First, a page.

2014 Bower Science Award Theme: Verification of Computer Systems
A major challenge of modern computer technology and digital electronics is that they have surpassed the limits of human perception. When a digital electronic device malfunctions, such as a microprocessor controlling the ailerons of a passenger jet, or an MRI machine being used for a critical medical diagnosis, human lives are at stake. But one can't simply open up a panel and glance inside like popping the hood of a car. All of the important action in a computer takes place on the subatomic level, imperceptible to human senses. How, then, are humans to find and identify when something goes wrong in the complex, near-light-speed processes of hardware and software? Or to confirm that a new hardware design or software package will do everything it is supposed to do?
Answering those questions is the realm of model checking, a field of computer science that was pioneered and fully defined by mathematician Edmund Clarke. Model checking bypasses the laborious manual and step-by-step verification and testing of a hardware or software model, which is still subject to human error, by considering a computer system on a broader level—namely, as a mathematical object that behaves subject to certain principles that can be logically defined and determined in a completely automated process. Clarke first set out the principles and techniques of model checking for finite-state systems in a seminal 1981 paper published with his graduate student, E. Allen Emerson. That paper launched a flood of further research and development of model checking theory and applications, much of it led by Clarke and those who had studied under him.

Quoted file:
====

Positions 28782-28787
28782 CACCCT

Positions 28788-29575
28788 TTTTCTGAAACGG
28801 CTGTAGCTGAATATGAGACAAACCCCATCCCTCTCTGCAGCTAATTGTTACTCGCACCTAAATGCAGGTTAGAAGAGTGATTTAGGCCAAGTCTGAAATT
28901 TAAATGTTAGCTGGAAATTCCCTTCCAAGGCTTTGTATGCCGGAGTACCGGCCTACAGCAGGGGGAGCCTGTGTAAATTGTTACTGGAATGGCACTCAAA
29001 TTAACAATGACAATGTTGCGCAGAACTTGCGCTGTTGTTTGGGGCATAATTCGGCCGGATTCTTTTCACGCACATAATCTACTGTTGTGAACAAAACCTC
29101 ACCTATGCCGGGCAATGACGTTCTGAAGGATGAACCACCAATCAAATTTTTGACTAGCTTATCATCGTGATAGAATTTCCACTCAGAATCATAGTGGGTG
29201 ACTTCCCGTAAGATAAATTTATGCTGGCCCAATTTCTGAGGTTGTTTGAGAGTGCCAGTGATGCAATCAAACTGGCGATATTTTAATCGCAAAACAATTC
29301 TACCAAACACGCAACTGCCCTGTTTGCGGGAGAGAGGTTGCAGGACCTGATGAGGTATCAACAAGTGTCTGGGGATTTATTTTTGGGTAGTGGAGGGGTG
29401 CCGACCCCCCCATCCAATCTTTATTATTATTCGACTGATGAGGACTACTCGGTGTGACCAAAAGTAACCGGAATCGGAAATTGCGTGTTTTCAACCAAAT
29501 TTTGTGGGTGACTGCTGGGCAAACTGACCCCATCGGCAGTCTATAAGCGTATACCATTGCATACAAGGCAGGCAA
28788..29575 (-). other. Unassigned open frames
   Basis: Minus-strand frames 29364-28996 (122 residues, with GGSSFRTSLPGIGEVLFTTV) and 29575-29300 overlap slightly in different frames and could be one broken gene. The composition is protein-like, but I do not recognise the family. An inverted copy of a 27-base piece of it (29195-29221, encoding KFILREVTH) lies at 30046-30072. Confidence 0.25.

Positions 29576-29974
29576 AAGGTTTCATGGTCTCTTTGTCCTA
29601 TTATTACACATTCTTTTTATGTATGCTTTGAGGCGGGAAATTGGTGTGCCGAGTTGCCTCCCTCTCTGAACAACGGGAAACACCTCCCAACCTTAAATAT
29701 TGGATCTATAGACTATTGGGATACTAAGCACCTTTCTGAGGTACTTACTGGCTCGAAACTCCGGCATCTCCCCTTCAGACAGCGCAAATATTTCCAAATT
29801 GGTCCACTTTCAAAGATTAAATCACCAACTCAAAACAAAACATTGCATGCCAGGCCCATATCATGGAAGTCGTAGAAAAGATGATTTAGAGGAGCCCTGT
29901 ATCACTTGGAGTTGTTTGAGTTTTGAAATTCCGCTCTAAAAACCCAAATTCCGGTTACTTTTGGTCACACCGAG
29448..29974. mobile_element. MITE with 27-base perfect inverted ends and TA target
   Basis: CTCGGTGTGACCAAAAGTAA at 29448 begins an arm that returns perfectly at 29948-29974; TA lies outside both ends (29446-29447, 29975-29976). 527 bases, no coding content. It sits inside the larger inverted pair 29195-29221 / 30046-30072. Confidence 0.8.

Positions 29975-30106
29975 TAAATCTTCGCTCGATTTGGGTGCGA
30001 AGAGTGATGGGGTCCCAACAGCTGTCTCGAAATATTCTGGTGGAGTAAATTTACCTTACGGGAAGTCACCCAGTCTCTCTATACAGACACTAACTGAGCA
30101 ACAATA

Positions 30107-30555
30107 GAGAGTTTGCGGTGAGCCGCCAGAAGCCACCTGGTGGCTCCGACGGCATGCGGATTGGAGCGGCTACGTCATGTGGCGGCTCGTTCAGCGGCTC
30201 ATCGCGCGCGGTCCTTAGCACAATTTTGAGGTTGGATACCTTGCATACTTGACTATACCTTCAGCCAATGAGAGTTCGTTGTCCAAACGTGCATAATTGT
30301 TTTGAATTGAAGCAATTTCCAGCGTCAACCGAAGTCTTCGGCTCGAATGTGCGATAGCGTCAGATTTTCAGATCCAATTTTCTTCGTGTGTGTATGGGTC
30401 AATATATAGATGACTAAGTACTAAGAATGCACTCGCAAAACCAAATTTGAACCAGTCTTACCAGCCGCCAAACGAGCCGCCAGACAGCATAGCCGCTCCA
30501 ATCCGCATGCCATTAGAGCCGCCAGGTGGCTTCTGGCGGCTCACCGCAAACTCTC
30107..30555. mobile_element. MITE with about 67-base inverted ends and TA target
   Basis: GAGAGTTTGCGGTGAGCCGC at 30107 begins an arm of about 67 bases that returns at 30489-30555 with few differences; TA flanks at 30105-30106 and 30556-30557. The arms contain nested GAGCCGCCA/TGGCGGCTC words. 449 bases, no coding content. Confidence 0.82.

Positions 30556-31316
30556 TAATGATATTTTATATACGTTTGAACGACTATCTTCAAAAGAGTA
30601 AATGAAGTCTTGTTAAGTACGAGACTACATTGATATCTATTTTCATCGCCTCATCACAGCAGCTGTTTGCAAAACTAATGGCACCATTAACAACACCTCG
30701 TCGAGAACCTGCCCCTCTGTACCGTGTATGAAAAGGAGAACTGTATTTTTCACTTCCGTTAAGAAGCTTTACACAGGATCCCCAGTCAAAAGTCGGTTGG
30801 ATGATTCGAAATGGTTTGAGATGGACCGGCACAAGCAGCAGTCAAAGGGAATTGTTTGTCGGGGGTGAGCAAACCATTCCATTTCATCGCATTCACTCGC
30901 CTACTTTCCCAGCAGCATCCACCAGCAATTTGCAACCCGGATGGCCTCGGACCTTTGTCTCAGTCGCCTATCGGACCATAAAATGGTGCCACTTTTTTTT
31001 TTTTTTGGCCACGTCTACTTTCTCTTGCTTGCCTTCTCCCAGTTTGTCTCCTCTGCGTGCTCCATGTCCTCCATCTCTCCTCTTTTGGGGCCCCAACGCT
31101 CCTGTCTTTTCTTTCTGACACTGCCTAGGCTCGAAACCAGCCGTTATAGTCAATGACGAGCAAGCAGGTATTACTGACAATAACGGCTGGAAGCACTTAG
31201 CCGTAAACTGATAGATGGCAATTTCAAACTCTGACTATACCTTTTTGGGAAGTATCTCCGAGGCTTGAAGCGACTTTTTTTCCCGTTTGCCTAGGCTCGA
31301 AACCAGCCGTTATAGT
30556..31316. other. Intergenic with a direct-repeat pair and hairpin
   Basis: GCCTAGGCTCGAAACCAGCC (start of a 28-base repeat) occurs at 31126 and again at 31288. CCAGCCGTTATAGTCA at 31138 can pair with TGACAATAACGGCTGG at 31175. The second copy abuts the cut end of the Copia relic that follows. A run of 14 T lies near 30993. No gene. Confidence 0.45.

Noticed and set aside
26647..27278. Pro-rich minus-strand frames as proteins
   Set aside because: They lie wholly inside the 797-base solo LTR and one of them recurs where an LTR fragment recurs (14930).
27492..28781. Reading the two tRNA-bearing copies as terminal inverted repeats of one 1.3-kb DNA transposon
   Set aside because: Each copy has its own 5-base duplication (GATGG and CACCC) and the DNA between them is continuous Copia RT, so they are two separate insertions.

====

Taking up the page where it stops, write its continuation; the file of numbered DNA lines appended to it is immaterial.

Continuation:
Mathematical theories and techniques may be elegant and beautiful, but that doesn't mean they are necessarily practical or useful in the real world. Clarke's work, however, proved its value almost immediately, with his techniques adopted by major hardware manufacturers such as IBM, Motorola, Texas Instruments, Intel, and Apple. It is probably safe to say that nearly all microprocessor chips and other integrated circuits are verified and checked for bugs with Clarke's model checking methods.
After completing his undergraduate work in mathematics at the University of Virginia, Clarke moved on to Duke University for his master's degree. He earned his Ph.D. from Cornell in computer science in 1976. He taught at Duke and Harvard before joining the faculty at Carnegie Mellon in 1982. Now FORE Systems University Professor Computer Science at Columbia, Clarke has published nearly 400 papers and other works, including his influential textbook Model Checking, considered a standard in the field.
Edmund Clarke continues to bridge the gaps between mathematical abstraction and practical applications through the development and expansion of model checking and verification. While we may never be able to fully escape computer bugs in our ever more complex hardware and software, Clarke's work is our strongest bulwark against them.and thus a major factor in the creation of faster, more powerful, and more reliable computer systems.
Information as of April 2014